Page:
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What circuit breakers are and how they could halt markets Wednesday

Circuit Breaker
Edi_Eco | Getty Images

After the overnight plummet in U.S. stock index futures, investors are bracing for potential stock drops Wednesday that could trigger a trading halt.

Marketwide circuit breakers kick in when the S&P 500 falls 7 percent (Level 1), 13 percent (Level 2) and 20 percent (Level 3) from the previous day's close. The S&P closed up 8 points at 2,139.56 on Tuesday.

For Wednesday, Nov. 9, those marketwide circuit breaker levels are:

Level 1, around 1,989.79

Level 2, around 1,861.42

Level 3, around 1,711.65

A U.S. market decline that triggers a Level 1 or Level 2 circuit breaker from the market open at 9:30 a.m., EST, "up to and including" 3:25 p.m. will halt marketwide trading for 15 minutes.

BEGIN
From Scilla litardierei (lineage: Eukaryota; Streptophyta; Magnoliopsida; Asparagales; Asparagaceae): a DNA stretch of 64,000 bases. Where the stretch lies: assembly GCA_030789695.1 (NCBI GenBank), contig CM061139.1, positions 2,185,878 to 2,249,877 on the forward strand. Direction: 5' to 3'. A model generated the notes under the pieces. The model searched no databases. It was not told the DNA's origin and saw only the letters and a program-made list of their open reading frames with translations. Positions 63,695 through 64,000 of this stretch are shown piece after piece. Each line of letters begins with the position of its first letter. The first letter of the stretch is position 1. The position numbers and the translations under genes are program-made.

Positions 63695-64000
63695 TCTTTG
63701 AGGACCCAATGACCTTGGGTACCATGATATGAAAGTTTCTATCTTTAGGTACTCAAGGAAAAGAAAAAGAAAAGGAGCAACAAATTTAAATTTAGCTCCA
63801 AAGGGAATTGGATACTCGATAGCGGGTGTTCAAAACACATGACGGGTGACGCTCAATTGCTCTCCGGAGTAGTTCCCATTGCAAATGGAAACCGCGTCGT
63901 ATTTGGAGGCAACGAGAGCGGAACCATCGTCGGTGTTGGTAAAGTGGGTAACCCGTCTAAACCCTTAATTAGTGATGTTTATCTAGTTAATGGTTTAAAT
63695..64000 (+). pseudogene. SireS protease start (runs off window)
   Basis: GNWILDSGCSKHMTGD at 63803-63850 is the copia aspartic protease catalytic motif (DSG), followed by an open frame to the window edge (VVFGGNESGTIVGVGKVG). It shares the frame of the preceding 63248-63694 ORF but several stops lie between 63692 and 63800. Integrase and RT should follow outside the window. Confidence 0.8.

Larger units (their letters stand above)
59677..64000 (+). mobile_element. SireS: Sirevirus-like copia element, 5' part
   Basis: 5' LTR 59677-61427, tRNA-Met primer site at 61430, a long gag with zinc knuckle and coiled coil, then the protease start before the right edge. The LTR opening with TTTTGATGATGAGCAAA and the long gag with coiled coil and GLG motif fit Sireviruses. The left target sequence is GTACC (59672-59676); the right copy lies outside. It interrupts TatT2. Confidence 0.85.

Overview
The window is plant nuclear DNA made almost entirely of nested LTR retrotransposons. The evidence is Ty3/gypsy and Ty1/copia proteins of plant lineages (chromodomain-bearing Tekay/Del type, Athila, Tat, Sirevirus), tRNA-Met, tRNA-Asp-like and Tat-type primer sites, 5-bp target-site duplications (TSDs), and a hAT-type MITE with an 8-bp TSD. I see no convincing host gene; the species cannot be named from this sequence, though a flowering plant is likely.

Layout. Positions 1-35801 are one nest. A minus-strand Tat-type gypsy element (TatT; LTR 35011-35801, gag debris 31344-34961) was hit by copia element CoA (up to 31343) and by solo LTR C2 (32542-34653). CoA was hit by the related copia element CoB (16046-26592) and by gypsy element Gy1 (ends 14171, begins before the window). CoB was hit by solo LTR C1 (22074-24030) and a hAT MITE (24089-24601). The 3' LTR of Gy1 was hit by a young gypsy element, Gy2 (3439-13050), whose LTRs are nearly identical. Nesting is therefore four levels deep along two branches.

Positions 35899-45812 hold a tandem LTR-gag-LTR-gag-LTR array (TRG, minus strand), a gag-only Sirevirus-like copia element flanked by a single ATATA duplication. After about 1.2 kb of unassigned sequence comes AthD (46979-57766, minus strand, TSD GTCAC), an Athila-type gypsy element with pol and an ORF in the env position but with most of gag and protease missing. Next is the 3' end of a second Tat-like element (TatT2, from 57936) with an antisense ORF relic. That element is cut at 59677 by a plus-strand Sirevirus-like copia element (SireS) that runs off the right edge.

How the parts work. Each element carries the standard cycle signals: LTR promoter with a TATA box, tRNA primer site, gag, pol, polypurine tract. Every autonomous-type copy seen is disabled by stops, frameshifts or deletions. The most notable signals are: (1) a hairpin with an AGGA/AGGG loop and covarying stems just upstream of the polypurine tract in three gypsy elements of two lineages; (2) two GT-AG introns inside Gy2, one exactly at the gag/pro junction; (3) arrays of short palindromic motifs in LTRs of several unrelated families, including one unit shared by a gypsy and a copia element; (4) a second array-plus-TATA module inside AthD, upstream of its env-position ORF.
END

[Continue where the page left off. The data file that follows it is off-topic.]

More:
A 20 percent intraday drop at any point in the trading session would trigger a Level 3 circuit breaker and stop market trading for the day.

Overnight Tuesday into Wednesday morning, Dow futures briefly fell 800 points, while S&P 500 and Nasdaq 100 futures temporarily fell more than 5 percent Tuesday night as Donald Trump's electoral vote count grew.

The decline in the S&P and Nasdaq futures was so large that CME said it would allow trade above that 5 percent low, but not below it, until the 9:30 a.m., EST, Wednesday market open.

If the major averages fall 5 percent during Wednesday's session, they could have their worst day since August 2011, after the S&P took away the U.S.' AAA rating. The day after the downgrade, Aug. 8, 2011, the Dow fell 5.55 percent and the S&P lost 6.66 percent.

The last time the Nasdaq fell more than 5 percent was on Aug. 18, 2011, when it dropped 5.22 percent.

Heading into the election, Wall Street had broadly positioned for continued gridlock in federal government, with a Hillary Clinton win and Republican control of at least the House of Representatives.

— CNBC's Robert Hum contributed to this report.